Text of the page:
By pascaljappy | Monday Post
The spectrum of mindsets and personal goals in photography is as wide as in any other hobby. Perhaps wider, since personal image can be involved. In a very real sense, that is, because selfies tend to dominate the organised electron matrices we (as a species) like to collect during travels. With the inevitable consequence of potentially offending whomever dwells in our hunting grounds. As illustrated by the obfuscated Japanese who are beginning to realise the flip side of a flourishing tourist industry might overpower its financial benefits.
However, those are not the locals you’re looking for.
No, I’m referring to the local photographers. The swines are always better than us visitors. It’s a universal law, and it appeared to me that quite a few of the articles collected for this week’s round-up illustrate this point. You be the judge of what you prefer, but it does stand to reason that locals have a better statistical chance of witnessing the exceptional and, if at all evolved, capture it for all to savour.
And, when you think about it, these two approaches of photography are probably the most completely opposite you can find. On the one hand, travelling the globe to find a new background for a photo of your ego. On the other, putting your creativity to work to highlight the beauty of what is right on your doorstep. As my son just remarked, approaches as diametrically opposed as the phone cameras you use for each.
In between the lie all of our various travel photography paradigms. Workshops, dedicated trips, snapping. All highly enjoyable and all highly doomed. Because the local tog, that insufferable melonhead, is always better that us. Ah well. At least you have cat pictures to Lima-Oscar-Lima away the pain.
(You’ll have to excuse today’s pics. A: I don’t have any selfies to illustrate this article. B: As the custodian of a tiny new life form, I’ve not been out a lot these past days, to replenish the photo stock. Biskit here is portrayed using a Sony A7r2 and a Zeiss C-Sonnar 1.5/50 ZM)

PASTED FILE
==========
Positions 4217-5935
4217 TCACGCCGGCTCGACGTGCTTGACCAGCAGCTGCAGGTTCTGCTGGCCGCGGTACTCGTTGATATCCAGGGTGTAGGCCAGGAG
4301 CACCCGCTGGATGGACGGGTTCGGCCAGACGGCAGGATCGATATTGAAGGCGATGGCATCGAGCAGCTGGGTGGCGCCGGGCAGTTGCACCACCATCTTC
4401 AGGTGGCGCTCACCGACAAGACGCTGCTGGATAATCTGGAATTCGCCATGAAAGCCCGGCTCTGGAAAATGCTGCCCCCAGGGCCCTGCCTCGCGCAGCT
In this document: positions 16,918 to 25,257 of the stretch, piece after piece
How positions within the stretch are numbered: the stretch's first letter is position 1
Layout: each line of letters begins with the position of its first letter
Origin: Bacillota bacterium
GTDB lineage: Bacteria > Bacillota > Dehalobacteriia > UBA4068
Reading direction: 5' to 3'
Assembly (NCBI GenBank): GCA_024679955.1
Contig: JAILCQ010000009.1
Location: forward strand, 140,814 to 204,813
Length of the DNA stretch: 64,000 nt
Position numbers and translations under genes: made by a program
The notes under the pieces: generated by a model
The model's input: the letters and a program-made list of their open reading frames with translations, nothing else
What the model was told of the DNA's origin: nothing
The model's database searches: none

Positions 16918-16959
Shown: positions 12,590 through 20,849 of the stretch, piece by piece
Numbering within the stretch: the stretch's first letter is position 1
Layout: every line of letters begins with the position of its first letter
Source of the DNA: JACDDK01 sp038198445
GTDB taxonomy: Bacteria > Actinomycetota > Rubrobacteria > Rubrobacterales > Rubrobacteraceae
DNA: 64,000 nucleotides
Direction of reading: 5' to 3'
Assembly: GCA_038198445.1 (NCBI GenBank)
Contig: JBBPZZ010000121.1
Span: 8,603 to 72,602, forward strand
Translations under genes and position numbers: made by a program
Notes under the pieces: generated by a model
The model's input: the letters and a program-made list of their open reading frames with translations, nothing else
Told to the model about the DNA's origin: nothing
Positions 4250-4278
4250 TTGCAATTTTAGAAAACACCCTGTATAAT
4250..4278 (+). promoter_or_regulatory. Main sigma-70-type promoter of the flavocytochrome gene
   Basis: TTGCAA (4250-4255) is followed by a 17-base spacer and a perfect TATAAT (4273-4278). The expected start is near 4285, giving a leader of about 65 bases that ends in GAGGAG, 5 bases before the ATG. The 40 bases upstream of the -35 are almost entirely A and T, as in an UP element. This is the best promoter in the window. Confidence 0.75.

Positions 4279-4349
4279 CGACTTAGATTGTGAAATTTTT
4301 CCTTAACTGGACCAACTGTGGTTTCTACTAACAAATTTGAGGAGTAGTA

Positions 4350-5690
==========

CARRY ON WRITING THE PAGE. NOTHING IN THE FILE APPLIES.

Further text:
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Thanks Pascal, a treasure trove this week. The volcano, the waves! Interestingly I can’t see the car pics as I’m not allowed from my country. Time to change the settings on the VPN methinks.
And what a treasure trove, Steve! This is like a walk though the flea markets along the Seine . . . something for everyone (except the bicycle crowd – they seem to have missed out, this time – never mind, they won’t have to wsh their lycra shorts this week).
I was intrigued by the size of the sand bunkers on Dubai’s golf course – or maybe it’s not a golf course? And yes, fighting nature is as silly as being Donald Trump.
The story I adore is the one about the lady who gave all the cameras to the children. It seems to me to be the centre piece of this post, Pascal. Because children don’t think like adults. They are still exploring the world. So they “SEE”. It’s a basic cognitive process that assists in their development from birth to adult hood. And this “seeing” materialises in all of their photos. Funnily enough, they seem to have excelled themselves in terms of composition. I wasn’t conscious of poles growing out people’s heads. There didn’t seem to be any appalling breaches of the basic “rules” [SIC] of composition. They captured the tonal range nicely, which is of course absolutely essential in the world of black & white photography. And practically all of their photos tell a story.
We adults could do a lot worse than just following along behind, and imitating the children. They seem from these photos to be wise beyond their years! 🙂
Steve and Pete already said it!
Especially about the lady who gave children cameras!
I agree completely!
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No need for an excuse, Pascal!
What the h$ck if the i’net is full of cat pics – mostly boring anyway, at least if your “justify-cats-link” is typical.
Cats are hard to catch, I mean really catch (with a camera of course, how else), even with fast AF.
So, Pascal, my admiration for you for using manual focus for Biskit on the move – and sitting, considering how suddenly cats just stop sitting still, especially when so young!
[ Right paw just raised, eyes a bit wondering…”that big eye?”..]
( You aren’t secretly using the Sony-Leica-AF-adapter, are you? Apologies, I’m sure not, 🙂 .)
Ha ha, no AF, Kristian. Just a lot of wasted files 😉
Yes, i know…
( Our cat lived in film time.)
Even with AF (Fuji XF1), I’ve had lots of wasted files on a friend’s cat.
Yes, I know, lots!
( Our cat lived in manual focus film time.)
And even with AF (Fuji XF1), lots of wasted files on a friend’s cat.
Kristian, the bit about the lady who gave children cameras wasn’t all that clever. It was handed to me on a platter (English expression).
As a small child, I learned two languages – English and French – because at home everyone spoke English (damn my father! – he refused to speak French in the house!) and on the other side of the street lived a French kid, who went to the same school, and every afternoon we’d play at his house, and everyone spoke French. But he left the district and I lost touch – and the opportunity to keep my French going.